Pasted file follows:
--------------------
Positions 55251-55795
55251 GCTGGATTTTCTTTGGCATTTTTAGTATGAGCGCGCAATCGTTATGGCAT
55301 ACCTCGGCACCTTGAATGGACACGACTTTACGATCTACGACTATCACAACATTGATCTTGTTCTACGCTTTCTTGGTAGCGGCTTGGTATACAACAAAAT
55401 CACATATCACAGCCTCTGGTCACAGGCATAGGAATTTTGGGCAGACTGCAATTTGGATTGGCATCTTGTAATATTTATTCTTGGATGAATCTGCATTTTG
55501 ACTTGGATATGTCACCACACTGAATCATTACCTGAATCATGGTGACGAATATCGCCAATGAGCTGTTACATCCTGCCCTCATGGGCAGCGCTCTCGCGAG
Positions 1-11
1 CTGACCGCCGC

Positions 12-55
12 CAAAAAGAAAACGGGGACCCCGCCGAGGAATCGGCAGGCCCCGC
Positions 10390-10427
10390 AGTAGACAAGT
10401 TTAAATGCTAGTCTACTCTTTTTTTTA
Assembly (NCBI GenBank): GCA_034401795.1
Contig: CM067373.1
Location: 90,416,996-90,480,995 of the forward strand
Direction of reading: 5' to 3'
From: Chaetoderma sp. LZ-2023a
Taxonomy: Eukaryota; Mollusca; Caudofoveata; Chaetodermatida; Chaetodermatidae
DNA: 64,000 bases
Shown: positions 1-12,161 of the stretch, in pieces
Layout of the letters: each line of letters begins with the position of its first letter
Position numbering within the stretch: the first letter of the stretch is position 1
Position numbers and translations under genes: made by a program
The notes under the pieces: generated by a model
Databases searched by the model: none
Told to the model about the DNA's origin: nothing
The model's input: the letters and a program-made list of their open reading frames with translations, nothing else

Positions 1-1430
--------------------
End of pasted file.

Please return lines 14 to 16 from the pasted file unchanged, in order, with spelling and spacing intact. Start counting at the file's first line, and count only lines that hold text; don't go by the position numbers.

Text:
Contig: CM067373.1
Location: 90,416,996-90,480,995 of the forward strand
Direction of reading: 5' to 3'